Republican primary results[10]
Party Candidate Votes %
Republican Monty Warner 26,041 22.87
Republican Dan R. Moore 22,748 19.98
Republican Rob Capehart 19,694 17.29
Republican Richard Robb 11,824 10.38
Republican Douglas E. McKinney 10,476 9.20
Republican Larry V. Faircloth 9,123 8.01
Republican Joseph Oliverio 7,687 6.75
Republican James D. Radcliffe, Jr. 3,013 2.65
Republican Charles G. Railey 2,345 2.06
Republican Carroll B. Bowden, Sr. 925 0.81
Total votes 113,876 100

General election


Early in the campaign, Warner called for Manchin, as a centrist Democrat, to endorse President George W. Bush for re-election over his Democratic rival John Kerry.[11] Manchin's campaign spokesperson responded that Manchin backed "the Democratic nominee".[11]

The two main candidates faced each other in three debates and one town hall meeting. Jesse Johnson, the Mountain Party candidate, unsuccessfully attempted to get the West Virginia Supreme Court to cancel the first debate, as he was not asked to take part.[12]

Manchin had an edge in the election with better name recognition and a strong financial advantage over Warner. In the closing weeks of the election campaign, Manchin spent $3.3 million against $880,000 by Warner.[13]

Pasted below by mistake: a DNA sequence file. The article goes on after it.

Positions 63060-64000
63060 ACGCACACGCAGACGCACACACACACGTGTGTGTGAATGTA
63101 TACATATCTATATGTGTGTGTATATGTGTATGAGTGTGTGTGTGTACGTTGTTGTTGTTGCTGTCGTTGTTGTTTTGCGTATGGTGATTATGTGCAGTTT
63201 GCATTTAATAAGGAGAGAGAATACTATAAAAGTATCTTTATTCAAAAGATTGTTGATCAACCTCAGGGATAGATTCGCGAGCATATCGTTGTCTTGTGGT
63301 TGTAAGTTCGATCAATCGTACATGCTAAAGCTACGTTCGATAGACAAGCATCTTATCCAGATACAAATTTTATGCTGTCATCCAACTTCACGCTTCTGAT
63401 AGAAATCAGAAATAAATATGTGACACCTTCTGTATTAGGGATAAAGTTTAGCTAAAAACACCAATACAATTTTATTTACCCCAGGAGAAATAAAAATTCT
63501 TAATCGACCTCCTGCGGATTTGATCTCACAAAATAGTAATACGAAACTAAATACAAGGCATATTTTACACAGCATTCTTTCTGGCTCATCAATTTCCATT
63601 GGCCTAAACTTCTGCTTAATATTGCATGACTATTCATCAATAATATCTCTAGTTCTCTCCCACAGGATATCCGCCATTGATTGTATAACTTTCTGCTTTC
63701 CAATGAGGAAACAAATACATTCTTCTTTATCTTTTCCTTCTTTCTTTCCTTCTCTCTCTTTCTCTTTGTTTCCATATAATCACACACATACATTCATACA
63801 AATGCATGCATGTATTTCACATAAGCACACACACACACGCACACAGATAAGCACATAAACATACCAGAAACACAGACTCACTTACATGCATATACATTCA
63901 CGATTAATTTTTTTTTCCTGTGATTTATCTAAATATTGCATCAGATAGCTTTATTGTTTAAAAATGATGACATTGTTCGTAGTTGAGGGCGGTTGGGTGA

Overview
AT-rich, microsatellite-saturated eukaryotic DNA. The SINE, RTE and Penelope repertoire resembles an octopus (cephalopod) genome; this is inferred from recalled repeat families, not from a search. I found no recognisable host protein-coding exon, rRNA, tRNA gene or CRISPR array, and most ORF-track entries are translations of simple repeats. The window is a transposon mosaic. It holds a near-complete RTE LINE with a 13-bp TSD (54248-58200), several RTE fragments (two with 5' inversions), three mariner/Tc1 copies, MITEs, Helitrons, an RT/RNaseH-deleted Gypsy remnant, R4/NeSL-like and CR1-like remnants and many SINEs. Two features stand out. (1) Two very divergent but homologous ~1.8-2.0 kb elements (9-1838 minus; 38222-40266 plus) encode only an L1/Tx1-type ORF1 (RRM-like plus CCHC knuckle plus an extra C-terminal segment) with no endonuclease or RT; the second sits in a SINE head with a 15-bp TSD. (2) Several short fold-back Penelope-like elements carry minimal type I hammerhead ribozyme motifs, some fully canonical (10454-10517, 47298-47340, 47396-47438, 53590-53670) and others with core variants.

West Virginia gubernatorial election, 2004[14]
Party Candidate Votes % ±%
Democratic Joe Manchin 472,758 63.51% +13.39%
Republican Monty Warner 253,131 34.00% -13.21%
Mountain Jesse Johnson 18,430 2.48% +0.87%
Write-in 114 0.02% +0.01%
Margin of victory 219,627 29.50% +26.58%
Total votes 744,433
Democratic hold Swing


  1. ^ "West Virginia election results 2004". The Washington Post. 2004-11-24. Retrieved 2008-05-16.
  2. ^ "More governors join exodus from statehouses". USA Today. 2003-08-13. Retrieved 2008-05-16.
  3. ^ "Not So Wise". The Washington Post. 2003-06-24. Retrieved 2008-05-16.
  4. ^ "Jackson files for governor in West Virginia". Herald Mail. 2004-01-13. Retrieved 2008-05-17.
  5. ^ a b "Manchin wins W. Va. gubernatorial nod". USA Today. 2004-05-12. Retrieved 2008-05-17.
  6. ^ "Archived copy" (PDF). Archived from the original (PDF) on 2011-11-16. Retrieved 2011-06-07.CS1 maint: archived copy as title (link)
  7. ^ "Governor hopefuls take part in debate". Herald Mail. 2004-03-26. Retrieved 2008-05-17.
  8. ^ "Candidates Face Off in W.Va Primary". Fox News Channel. 2004-05-11. Retrieved 2008-05-17.
  9. ^ "Manchin, Warner win West Virginia primaries". USA Today. 2004-05-12. Retrieved 2008-05-17.
  10. ^ "Archived copy" (PDF). Archived from the original (PDF) on 2011-09-15. Retrieved 2011-06-07.CS1 maint: archived copy as title (link)
  11. ^ a b "Purple People Watch". The American Prospect. 2004-05-26. Retrieved 2008-05-17.
  12. ^ "Candidates Face Off in WV Gubernatorial Debate". WTAP-TV. 2004-10-06. Archived from the original on 2011-05-24. Retrieved 2008-05-17.
  13. ^ "West Virginia". The New York Times. 2004-11-04. Retrieved 2008-05-16.
  14. ^

See also

This page was last edited on 18 April 2021, at 07:03